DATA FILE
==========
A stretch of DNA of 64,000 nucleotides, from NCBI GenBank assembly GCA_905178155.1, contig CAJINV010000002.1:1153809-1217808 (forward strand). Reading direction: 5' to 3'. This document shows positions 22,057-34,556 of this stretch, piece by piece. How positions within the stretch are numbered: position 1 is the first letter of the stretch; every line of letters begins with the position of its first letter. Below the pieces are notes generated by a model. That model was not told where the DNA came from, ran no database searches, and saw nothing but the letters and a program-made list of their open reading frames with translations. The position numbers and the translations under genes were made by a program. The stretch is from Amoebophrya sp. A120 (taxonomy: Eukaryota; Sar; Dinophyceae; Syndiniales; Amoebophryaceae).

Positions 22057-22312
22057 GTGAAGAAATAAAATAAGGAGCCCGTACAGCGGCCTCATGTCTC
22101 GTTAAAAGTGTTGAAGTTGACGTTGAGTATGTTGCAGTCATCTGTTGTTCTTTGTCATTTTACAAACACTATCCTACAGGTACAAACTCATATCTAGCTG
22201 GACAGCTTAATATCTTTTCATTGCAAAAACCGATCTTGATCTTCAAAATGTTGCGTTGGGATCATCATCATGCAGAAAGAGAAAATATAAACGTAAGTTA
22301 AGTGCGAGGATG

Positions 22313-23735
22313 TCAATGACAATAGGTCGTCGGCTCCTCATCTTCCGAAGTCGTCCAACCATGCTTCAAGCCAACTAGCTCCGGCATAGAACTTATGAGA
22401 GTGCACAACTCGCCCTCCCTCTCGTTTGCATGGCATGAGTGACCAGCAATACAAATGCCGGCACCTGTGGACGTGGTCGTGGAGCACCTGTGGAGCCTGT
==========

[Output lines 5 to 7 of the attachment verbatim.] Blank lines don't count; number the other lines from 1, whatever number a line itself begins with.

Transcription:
22201 GACAGCTTAATATCTTTTCATTGCAAAAACCGATCTTGATCTTCAAAATGTTGCGTTGGGATCATCATCATGCAGAAAGAGAAAATATAAACGTAAGTTA
22301 AGTGCGAGGATG

Positions 22313-23735